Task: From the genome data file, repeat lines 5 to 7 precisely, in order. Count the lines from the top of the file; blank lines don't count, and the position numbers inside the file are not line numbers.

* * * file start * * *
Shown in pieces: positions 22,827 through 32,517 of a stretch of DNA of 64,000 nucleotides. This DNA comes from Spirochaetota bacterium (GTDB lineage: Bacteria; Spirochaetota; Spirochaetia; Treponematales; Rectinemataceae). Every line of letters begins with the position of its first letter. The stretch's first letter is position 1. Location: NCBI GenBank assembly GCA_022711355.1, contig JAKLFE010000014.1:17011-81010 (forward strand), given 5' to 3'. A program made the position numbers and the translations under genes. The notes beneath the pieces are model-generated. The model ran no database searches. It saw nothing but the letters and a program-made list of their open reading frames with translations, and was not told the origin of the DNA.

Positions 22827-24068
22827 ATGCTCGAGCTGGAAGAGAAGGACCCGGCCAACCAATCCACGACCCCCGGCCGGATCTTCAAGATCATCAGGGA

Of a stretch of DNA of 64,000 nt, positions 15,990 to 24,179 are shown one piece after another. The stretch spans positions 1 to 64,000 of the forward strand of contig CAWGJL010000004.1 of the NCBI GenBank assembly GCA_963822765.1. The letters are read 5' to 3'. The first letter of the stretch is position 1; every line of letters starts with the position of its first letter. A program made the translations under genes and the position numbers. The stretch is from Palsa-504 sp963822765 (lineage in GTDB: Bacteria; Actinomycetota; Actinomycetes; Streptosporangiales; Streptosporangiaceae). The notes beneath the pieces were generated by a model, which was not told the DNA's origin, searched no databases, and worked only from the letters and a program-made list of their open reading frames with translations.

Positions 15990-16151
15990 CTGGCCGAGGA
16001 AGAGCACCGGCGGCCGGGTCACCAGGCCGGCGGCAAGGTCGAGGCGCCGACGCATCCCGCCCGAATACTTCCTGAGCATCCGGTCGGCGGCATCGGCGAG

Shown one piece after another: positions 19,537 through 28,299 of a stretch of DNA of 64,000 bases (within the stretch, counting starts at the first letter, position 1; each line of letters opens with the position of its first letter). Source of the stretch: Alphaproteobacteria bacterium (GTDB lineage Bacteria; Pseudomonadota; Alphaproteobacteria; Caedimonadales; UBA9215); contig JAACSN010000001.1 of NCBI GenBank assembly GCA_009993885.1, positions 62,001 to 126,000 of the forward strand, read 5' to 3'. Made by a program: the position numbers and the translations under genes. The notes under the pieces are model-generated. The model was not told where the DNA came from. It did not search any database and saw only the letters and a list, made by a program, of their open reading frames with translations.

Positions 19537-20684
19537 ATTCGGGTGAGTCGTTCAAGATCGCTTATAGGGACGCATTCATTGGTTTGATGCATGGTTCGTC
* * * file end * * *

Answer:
Positions 15990-16151
15990 CTGGCCGAGGA
16001 AGAGCACCGGCGGCCGGGTCACCAGGCCGGCGGCAAGGTCGAGGCGCCGACGCATCCCGCCCGAATACTTCCTGAGCATCCGGTCGGCGGCATCGGCGAG